Seated at a desk positioned in the center of a boxing ring inside his spacious Xtreme Couture training facility, Couture recalled having asked White and Fertitta for a "signing bonus" on the contract that would save him from retirement and eventually return the only multi-divisional champion in UFC history back to king status.

Couture said he was told by the UFC* "No, we can't give you a signing bonus."

"I didn't understand why I wasn't really worthy of one, but it didn't really matter," Couture said. "What ultimately I wanted to do was fight, so I accepted the contract then. Moved on. Fought."

Thursday evening, Kevin Iole of Yahoo! Sports published a report that included a statement from White that challenged Couture's assertion he was denied a signing bonus.

"Randy Couture (Pictures) said he didn't receive a signing bonus, but not only did he receive a signing bonus, he cashed the check on Jan. 30," the UFC president told Iole. "I'm holding it in my hand right now. The check was dated Jan. 15 and he cashed it on Jan. 30."

Contacted Friday to clarify his comments, Couture told that the check White referred to was $250,000 he had cashed at the signing of the deal, though he explained it was an advance on a $500,000 post-fight "off the book" bonus that, according to him, the UFC had promised.

"I'm giving you the same shower room ‘off the book' bonus that I gave you after the Chuck fight, which was the same amount. I'll give you half of that money up front and the other half after the fight," Couture said Fertitta* told him during negotiations.

"I remember clearly the conversation with Lorenzo (Fertitta) about the signing bonus and all that," Couture said. "If they've gone ahead and somehow made that a signing bonus then I guess, technically, I misspoke myself. But I'm not sure if that's the case. I only know what I discussed with Lorenzo and what I know the facts were as far as I know."

The UFC declined to comment to whether the money paid to Couture was part of a guaranteed signing bonus or an advance on a promised post-fight check, leaving both parties playing a deteriorating game of semantics.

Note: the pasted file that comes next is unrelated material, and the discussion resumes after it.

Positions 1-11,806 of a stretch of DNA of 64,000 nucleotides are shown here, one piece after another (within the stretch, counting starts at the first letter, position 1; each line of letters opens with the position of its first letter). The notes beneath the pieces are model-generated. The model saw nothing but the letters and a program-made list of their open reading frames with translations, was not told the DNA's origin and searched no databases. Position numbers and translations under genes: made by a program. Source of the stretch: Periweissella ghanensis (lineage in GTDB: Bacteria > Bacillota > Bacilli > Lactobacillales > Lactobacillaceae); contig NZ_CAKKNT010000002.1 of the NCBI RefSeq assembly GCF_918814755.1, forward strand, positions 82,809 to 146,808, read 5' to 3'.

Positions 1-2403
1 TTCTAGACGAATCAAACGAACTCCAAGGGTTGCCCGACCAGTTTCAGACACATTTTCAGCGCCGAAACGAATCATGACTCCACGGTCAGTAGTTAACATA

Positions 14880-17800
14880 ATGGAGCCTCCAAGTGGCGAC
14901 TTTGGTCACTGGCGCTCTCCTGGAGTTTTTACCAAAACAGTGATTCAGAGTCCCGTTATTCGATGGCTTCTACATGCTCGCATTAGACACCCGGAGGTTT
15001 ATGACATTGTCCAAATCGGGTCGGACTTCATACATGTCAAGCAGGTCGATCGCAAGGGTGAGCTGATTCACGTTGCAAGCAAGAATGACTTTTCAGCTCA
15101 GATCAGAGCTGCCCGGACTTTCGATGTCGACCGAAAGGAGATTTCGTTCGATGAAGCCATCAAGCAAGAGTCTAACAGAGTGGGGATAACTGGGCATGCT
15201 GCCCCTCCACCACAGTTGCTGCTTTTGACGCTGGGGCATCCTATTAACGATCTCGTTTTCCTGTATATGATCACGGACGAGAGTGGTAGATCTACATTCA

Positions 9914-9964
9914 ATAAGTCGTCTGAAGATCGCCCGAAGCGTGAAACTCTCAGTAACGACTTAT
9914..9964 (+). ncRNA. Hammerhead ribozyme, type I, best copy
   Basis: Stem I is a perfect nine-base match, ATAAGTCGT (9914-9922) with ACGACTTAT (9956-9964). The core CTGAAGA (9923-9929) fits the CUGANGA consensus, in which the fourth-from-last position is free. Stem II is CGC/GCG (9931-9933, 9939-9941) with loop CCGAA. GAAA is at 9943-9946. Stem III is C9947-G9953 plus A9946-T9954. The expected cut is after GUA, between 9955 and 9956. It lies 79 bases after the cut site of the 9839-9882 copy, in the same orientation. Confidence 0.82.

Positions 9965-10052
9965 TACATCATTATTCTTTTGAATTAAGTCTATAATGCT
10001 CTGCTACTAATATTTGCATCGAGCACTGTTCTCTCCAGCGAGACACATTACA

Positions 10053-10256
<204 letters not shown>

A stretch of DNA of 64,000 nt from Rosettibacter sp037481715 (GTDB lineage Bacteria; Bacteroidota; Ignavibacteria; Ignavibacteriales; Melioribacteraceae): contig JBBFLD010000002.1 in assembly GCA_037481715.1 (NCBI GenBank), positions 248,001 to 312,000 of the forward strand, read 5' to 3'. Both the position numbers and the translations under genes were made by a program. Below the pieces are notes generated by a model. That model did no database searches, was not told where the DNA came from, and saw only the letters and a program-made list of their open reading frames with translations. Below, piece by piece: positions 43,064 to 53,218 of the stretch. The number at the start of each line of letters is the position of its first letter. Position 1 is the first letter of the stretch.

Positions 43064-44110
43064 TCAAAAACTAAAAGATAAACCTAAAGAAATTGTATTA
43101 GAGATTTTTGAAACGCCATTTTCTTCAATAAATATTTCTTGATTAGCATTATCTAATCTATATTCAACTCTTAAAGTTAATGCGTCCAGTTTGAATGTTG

All told, Couture stated the Sylvia fight produced 520,000 pay-per-view subscriptions, resulting in roughly $892,500 in additional monies for the popular veteran. Combined with his guaranteed purse and the split $500,000 bonus, Couture made -- based on numbers from an unsigned bout agreement he released in an attempt to refute a Yahoo! Sports' report that listed his four-fight contract paying him in the range of $13-15 million** -- upward of $1.6 million for his UFC championship-winning performance in Columbus, Ohio.

Pay-per-view numbers for the Gonzaga fight, which followed the same pay structure as the Sylvia contest -- $1 for every pay-per-view between 100,000-175,000; $1.50 from 175,000-300,000; $2 from 300,000-330,000; and $3 from 330,000 buys and up -- have not been released, but Couture placed estimates in the Sylvia range. To verify the numbers, he enacted an audit but has yet to find someone qualified to oversee the operation.

Money? Respect? Competition? There appear to be no clear answers in this fight.

"This is the last statement I'm going to make," Couture told "Those guys know the truth. Dana knows in his heart of hearts what's gone on. I'm not gonna sit and debate every time they want to spin something their way. It's not about money. They could offer me $5 million -- I'm gone. I know how I feel. I know what's what. I'm tired of it."

* attributed the quote to UFC president Dana White based on a statement from Couture. Couture clarified that UFC owner Lorenzo Fertitta informed him there would be no signing bonus.

** incorrectly attributed a per-fight purse figure of $3.25-3.75 million to the Yahoo! Sports' report. Yahoo! published a report saying Couture would be paid $13-15 million over the course of his four-fight deal.